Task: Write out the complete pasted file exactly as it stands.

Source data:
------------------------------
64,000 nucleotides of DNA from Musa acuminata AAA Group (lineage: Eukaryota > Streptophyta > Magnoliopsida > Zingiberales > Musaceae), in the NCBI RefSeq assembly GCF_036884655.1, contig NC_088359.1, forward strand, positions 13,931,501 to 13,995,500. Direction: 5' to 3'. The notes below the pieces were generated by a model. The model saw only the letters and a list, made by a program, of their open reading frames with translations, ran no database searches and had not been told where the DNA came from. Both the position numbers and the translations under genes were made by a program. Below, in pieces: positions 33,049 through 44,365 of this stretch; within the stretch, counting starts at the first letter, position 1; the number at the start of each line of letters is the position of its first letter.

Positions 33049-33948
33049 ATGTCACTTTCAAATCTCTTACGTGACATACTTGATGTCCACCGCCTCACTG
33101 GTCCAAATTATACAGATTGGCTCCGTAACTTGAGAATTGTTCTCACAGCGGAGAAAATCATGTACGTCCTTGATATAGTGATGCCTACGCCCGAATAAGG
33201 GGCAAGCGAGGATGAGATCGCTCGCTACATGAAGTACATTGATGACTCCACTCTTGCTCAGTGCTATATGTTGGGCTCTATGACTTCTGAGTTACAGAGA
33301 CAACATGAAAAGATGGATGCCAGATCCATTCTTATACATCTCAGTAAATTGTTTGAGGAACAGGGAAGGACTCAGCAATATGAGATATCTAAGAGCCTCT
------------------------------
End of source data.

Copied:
64,000 nucleotides of DNA from Musa acuminata AAA Group (lineage: Eukaryota > Streptophyta > Magnoliopsida > Zingiberales > Musaceae), in the NCBI RefSeq assembly GCF_036884655.1, contig NC_088359.1, forward strand, positions 13,931,501 to 13,995,500. Direction: 5' to 3'. The notes below the pieces were generated by a model. The model saw only the letters and a list, made by a program, of their open reading frames with translations, ran no database searches and had not been told where the DNA came from. Both the position numbers and the translations under genes were made by a program. Below, in pieces: positions 33,049 through 44,365 of this stretch; within the stretch, counting starts at the first letter, position 1; the number at the start of each line of letters is the position of its first letter.

Positions 33049-33948
33049 ATGTCACTTTCAAATCTCTTACGTGACATACTTGATGTCCACCGCCTCACTG
33101 GTCCAAATTATACAGATTGGCTCCGTAACTTGAGAATTGTTCTCACAGCGGAGAAAATCATGTACGTCCTTGATATAGTGATGCCTACGCCCGAATAAGG
33201 GGCAAGCGAGGATGAGATCGCTCGCTACATGAAGTACATTGATGACTCCACTCTTGCTCAGTGCTATATGTTGGGCTCTATGACTTCTGAGTTACAGAGA
33301 CAACATGAAAAGATGGATGCCAGATCCATTCTTATACATCTCAGTAAATTGTTTGAGGAACAGGGAAGGACTCAGCAATATGAGATATCTAAGAGCCTCT